Grok was a barefoot trotter. Super efficient movement: fluid, light and smooth…these are hallmarks of animals that can cover territory without waste. Grok was a master at this.

And indeed, my goal is to help you revive this skill sans traditional running shoes. I want to teach you how to reconnect to the very best tools you were ever given for learning how to move well…and it's all about reconnecting with your own body…not blocking out the feeling of the world, but rather tuning in to it…like Grok and all other animals that move with grace and fluidity.

By taking off your shoes or wearing some minimal, non-cushioned shoes, you give your body a chance to reuse some amazing systems to help you move in a way that is not jarring, not pounding. It is counter-intuitive, but the truth is, and studies back this up, the more you block out the feeling of impact in your feet, the more impact you can put into your body. The typical shoe ad has made you think you need more padding to protect your body…and all that padding has often led to more injuries and more pain. Why?

My Introduction to Barefoot Running Clinic is designed to help answer this question. I have had the opportunity to teach 1000s of folks how to move in a way that is joyful and smooth. I have developed a methodology that gets people to tune into the feeling of running well…which has nothing to do with enduring pain, but rather is all about finding and maintaining a sweet spot of efficient movement that is addictive and primal.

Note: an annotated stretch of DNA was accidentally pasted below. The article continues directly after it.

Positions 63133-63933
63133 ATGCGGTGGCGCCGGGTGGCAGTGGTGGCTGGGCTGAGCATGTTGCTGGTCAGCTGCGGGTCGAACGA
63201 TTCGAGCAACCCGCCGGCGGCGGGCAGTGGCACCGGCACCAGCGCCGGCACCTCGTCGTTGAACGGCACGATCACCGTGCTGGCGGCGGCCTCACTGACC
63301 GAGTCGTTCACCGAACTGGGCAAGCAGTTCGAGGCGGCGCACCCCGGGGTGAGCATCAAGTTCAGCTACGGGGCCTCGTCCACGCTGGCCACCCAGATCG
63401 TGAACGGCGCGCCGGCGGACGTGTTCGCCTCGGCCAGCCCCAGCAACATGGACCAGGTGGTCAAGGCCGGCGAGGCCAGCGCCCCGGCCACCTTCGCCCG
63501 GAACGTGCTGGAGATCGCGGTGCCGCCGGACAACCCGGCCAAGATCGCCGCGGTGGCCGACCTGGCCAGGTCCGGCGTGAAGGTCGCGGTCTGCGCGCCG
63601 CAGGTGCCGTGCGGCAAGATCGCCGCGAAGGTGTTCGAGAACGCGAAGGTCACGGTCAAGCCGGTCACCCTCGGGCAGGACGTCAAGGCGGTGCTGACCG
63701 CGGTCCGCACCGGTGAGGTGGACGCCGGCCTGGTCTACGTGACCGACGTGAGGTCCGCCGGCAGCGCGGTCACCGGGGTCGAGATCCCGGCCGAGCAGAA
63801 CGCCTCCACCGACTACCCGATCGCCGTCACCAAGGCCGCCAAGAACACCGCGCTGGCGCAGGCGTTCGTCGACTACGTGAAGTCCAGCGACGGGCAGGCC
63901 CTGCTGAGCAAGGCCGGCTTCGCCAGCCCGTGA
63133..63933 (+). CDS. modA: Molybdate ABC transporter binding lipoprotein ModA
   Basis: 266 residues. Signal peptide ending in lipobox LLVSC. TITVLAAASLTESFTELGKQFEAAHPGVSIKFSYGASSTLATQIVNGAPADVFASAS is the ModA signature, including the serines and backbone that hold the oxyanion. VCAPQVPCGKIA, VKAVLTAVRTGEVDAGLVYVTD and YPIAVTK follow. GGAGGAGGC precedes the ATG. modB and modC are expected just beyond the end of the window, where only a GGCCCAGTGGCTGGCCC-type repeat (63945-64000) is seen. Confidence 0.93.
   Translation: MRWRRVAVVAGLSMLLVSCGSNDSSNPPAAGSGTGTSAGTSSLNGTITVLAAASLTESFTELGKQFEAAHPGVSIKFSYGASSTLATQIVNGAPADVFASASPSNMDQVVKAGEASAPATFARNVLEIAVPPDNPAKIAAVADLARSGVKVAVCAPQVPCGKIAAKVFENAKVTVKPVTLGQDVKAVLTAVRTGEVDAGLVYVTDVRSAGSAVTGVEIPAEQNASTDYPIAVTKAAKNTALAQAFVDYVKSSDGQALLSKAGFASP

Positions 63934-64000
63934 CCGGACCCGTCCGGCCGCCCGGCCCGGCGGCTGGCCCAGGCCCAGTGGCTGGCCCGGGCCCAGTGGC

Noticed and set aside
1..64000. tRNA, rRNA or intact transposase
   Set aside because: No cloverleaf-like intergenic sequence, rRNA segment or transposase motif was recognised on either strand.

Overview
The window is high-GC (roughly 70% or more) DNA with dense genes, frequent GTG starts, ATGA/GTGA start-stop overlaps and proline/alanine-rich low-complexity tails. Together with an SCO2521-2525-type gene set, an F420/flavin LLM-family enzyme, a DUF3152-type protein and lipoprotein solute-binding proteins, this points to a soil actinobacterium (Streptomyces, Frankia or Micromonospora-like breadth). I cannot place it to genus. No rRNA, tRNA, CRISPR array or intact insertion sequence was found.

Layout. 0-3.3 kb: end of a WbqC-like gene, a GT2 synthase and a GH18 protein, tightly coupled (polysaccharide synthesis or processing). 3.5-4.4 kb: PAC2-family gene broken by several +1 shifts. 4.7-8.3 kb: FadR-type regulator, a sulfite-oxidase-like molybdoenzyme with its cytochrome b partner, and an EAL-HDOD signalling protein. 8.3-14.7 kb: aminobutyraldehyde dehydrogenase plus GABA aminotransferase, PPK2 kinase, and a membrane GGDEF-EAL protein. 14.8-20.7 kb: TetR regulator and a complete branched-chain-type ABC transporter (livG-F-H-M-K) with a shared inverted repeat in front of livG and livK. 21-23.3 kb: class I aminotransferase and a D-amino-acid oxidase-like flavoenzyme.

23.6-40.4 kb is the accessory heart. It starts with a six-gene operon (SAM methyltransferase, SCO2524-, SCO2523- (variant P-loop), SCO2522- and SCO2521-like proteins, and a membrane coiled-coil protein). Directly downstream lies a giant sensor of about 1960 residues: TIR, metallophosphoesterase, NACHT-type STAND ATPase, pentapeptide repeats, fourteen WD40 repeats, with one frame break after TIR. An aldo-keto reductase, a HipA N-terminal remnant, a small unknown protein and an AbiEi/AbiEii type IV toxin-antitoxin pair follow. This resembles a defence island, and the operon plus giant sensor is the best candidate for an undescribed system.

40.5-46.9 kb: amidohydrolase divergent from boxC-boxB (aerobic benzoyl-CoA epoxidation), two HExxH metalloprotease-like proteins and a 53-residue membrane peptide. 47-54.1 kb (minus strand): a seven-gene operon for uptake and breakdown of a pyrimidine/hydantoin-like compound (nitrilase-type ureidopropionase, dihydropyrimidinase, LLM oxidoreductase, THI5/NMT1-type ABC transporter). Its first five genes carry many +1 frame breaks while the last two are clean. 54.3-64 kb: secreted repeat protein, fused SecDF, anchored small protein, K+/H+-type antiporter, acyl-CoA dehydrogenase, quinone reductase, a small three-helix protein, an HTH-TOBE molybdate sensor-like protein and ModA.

My clinic will leave you with the tools you need to self-analyze your own barefoot trotting progress. Indeed, my goal is to teach you what I call the persistence hunt trot, a trot that once mastered gives the Grok in you the ability to cover large distances efficiently and smoothly when needed.

I look forward to sharing with you.

Barefoot Ted

PS. Remind me to tell the story of the photo above. It contains an allegory.

Labels: , ,

Friday, March 19, 2010

Google Talk on "Born to Run" and Barefoot Running


Had the pleasure of giving a Google Talk recently and would like to share the video with you.  When I look back on videos of me talking, the sentence below always comes to mind...Christopher's description of me in Born to Run:

"Barefoot Ted talked the way Charlie Parker played the sax: he’d pick up on any cue and cut loose with a truly astonishing torrent of improvisation, seeming to breathe in through his nose while maintaining an endless flow of sound out of his mouth."

In the end, I truly love telling the story of my barefoot journey, primarily because I think that it is a journey worth taking for any sophisticated, 21st century, highly evolved primate with human ancestors.  Done well, running makes us happy and fit...and if done thoughtfully and presently, running reconnects us both to one of our greatest fundamental physical capacities and to the earth.  We are ultimately rewarded with joy.

I say don't obsess about distance and speed...rather seek out that sweet spot of joy in running and let that be your guide.  In the end, joy is a great teacher...of both your mind and body.

BFT

Labels: , , , ,

Saturday, March 06, 2010

Copper Canyon Ultra Marathon 2010